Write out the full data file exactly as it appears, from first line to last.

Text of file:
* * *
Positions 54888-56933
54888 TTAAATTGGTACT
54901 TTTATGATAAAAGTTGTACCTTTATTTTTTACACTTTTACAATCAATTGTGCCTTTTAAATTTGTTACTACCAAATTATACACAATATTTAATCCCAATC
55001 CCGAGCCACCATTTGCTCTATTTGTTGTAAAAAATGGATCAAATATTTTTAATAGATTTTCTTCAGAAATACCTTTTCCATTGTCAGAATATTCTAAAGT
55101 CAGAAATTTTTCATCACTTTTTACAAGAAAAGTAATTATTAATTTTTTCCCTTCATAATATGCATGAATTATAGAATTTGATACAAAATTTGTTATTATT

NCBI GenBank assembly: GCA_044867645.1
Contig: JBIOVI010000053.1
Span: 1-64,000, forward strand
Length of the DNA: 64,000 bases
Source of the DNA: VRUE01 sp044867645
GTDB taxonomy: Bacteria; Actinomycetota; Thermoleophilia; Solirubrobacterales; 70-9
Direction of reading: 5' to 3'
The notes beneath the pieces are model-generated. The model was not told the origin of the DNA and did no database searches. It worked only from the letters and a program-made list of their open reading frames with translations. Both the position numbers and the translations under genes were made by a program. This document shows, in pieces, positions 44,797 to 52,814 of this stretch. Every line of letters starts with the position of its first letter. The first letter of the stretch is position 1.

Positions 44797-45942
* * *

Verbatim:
Positions 54888-56933
54888 TTAAATTGGTACT
54901 TTTATGATAAAAGTTGTACCTTTATTTTTTACACTTTTACAATCAATTGTGCCTTTTAAATTTGTTACTACCAAATTATACACAATATTTAATCCCAATC
55001 CCGAGCCACCATTTGCTCTATTTGTTGTAAAAAATGGATCAAATATTTTTAATAGATTTTCTTCAGAAATACCTTTTCCATTGTCAGAATATTCTAAAGT
55101 CAGAAATTTTTCATCACTTTTTACAAGAAAAGTAATTATTAATTTTTTCCCTTCATAATATGCATGAATTATAGAATTTGATACAAAATTTGTTATTATT

NCBI GenBank assembly: GCA_044867645.1
Contig: JBIOVI010000053.1
Span: 1-64,000, forward strand
Length of the DNA: 64,000 bases
Source of the DNA: VRUE01 sp044867645
GTDB taxonomy: Bacteria; Actinomycetota; Thermoleophilia; Solirubrobacterales; 70-9
Direction of reading: 5' to 3'
The notes beneath the pieces are model-generated. The model was not told the origin of the DNA and did no database searches. It worked only from the letters and a program-made list of their open reading frames with translations. Both the position numbers and the translations under genes were made by a program. This document shows, in pieces, positions 44,797 to 52,814 of this stretch. Every line of letters starts with the position of its first letter. The first letter of the stretch is position 1.

Positions 44797-45942